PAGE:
It’s a classic example of a CNMI law signed, only to have it repealed or proposed to be repealed just a few week or months later.
The House Committee on Judiciary and Governmental Operations recommended yesterday the passage of a bill repealing Public Law 17-51 which allows NMI Retirement Fund beneficiaries to sue on behalf of the pension program if the board refuses to bring such legal action.
PL 17-51 was enacted in early September.
The JGO Committee, in recommending the passage of House Bill 17-220 in its current form, said the enactment of PL 17-51 has “detrimentally affected the Retirement Fund and its ability to fulfill its statutory mandate.”
“PL 17-51 expanded the liability risk for any person or entity dealing with the Fund to such an extent that service providers that were under contract prior to the enactment of PL 17-51 have terminated their agreements with the Fund,” the report says.
The committee, chaired by Rep. Ralph Demapan (Cov-Saipan), said with the recent loss of service providers-such as money managers-the Fund cannot afford the additional cost of doing business that resulted from the enactment of PL 17-51, and that the board of trustees cannot meet its fiduciary duty to the Fund, absent sound advice.
“However, the Committee has agreed that the enactment of this legislation should not be retroactive and therefore will not have any bearings on the current lawsuit against the Retirement Fund,” the committee report adds.
House floor leader George Camacho (Ind-Saipan), author of the repealer bill, said he hopes that his colleagues will support passage of HB 17-220.
The conference committee bill that became law cleared the House by a vote of 15-4. The only four who didn’t agree on the passage of the derivative bill were Camacho, Vice Speaker Felicidad Ogumoro (Cov-Saipan), Rep. Frank Dela Cruz (R-Saipan), and Rep. Fred Deleon Guerrero (Ind-Saipan). Rep. Edmund Villagomez (Cov-Saipan) was off-island at the time.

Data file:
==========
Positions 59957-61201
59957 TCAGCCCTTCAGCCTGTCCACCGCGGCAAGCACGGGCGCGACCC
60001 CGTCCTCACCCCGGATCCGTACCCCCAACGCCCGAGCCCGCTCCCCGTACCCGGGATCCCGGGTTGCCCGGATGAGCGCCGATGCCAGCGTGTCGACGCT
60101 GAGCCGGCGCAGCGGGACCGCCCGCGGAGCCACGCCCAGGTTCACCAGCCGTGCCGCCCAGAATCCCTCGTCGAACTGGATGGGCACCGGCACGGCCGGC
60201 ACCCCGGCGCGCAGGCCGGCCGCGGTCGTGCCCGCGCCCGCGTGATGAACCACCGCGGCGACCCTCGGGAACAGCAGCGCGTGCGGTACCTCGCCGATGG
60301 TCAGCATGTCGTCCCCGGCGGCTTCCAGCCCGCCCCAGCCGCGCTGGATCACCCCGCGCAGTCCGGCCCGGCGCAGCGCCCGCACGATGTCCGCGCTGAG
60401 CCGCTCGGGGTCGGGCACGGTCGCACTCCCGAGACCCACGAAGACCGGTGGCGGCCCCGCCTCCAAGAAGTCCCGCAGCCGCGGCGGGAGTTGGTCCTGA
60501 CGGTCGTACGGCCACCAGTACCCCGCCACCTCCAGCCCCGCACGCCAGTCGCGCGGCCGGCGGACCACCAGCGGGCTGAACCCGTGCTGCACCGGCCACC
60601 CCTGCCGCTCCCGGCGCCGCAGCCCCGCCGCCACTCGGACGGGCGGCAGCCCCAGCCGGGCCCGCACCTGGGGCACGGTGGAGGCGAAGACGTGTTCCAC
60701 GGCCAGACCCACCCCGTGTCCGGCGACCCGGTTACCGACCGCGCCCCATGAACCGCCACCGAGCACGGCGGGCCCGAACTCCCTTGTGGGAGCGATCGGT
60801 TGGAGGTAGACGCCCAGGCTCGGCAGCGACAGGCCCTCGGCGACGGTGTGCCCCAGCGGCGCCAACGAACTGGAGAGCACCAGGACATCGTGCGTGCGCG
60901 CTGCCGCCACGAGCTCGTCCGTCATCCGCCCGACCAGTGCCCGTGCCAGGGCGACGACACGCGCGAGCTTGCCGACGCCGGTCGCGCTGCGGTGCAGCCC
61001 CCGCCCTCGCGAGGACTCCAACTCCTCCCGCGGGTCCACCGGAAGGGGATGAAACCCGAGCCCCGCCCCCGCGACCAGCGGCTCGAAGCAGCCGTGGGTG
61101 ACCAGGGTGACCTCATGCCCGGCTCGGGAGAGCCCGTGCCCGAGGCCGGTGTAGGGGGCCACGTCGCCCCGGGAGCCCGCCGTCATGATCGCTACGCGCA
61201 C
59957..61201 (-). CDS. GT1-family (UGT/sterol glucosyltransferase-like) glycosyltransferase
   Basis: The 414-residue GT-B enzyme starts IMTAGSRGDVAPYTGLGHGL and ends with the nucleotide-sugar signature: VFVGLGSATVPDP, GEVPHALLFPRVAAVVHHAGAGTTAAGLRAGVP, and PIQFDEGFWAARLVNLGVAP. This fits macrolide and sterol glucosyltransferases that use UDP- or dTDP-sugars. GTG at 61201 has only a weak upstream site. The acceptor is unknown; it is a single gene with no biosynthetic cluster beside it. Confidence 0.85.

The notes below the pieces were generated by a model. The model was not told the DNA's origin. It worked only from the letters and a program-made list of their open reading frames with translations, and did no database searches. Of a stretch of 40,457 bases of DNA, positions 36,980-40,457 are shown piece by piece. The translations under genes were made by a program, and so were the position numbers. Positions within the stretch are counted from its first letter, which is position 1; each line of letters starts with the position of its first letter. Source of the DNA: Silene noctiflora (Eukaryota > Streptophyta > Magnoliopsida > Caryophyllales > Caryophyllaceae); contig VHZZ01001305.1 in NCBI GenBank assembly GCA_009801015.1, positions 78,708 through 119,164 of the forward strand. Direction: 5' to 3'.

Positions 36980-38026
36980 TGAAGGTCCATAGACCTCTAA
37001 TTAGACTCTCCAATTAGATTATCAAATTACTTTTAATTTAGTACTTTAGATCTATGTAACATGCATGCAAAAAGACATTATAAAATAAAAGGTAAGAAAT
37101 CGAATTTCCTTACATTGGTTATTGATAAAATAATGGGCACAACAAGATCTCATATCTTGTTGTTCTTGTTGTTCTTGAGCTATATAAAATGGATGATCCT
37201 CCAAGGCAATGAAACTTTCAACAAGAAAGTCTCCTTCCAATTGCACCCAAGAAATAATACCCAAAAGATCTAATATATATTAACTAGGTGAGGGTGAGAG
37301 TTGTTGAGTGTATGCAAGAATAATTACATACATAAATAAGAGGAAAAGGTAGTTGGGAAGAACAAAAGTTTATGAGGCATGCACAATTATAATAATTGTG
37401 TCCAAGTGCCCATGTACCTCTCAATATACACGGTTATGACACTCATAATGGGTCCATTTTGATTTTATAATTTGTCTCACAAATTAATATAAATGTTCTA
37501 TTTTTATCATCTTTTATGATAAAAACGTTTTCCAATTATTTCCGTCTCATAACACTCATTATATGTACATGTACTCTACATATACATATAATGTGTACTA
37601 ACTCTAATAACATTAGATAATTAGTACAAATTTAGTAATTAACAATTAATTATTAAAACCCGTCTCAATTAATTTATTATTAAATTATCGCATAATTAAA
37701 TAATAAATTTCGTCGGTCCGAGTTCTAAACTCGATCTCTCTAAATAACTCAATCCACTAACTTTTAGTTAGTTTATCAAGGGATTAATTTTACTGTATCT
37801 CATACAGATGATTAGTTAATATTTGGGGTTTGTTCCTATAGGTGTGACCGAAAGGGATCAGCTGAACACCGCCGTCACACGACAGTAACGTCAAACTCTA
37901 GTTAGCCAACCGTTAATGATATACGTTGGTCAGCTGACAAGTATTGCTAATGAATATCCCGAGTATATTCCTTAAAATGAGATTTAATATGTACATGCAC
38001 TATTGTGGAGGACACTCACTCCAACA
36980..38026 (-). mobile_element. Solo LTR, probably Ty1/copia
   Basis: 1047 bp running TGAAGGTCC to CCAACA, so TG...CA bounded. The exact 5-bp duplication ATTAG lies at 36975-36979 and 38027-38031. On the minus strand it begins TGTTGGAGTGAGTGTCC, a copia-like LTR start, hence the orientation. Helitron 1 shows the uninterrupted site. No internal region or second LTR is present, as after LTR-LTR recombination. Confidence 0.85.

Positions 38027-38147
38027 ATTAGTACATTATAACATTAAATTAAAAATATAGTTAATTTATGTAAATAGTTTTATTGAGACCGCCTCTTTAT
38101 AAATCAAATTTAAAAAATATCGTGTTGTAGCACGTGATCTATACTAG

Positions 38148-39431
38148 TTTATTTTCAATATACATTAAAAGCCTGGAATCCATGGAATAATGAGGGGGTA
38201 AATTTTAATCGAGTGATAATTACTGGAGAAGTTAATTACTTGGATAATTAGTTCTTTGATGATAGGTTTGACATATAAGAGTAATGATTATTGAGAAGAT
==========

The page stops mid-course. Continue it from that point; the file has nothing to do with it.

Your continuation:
When asked yesterday, Villagomez said he’s still thinking whether to vote “yes” or “no” on the repealer bill.
Rep. Ray Yumul (R-Saipan) said yesterday he will vote “yes” on the repealer bill. Yumul supported the bill that became the derivative lawsuit law.
Just like Yumul, Rep. Joseph Palacios (R-Saipan) said he will also support the repealer bill, after supporting the passage of the derivative bill. Palacios said he, along with other members, were made to believe that passage of the derivative lawsuit bill was favorable to the Fund and the Fitial administration.
“I think we all learned our lessons. I am now supporting a repeal of this law. The intent is to protect the Retirement Fund,” Palacios told Saipan Tribune.
Rep. Teresita Santos (Ind-Rota) and Rep. Trenton Conner (R-Tinian) separately said they’re also looking to see what the Senate will do with its own version of a bill also repealing the derivative lawsuit act. The Senate will hold a session on Wednesday.
Sen. Juan Ayuyu (Ind-Rota), co-author of the Senate repealer bill, had said there is no reason why the derivative lawsuit law should remain when the Fund is already suing Merrill Lynch.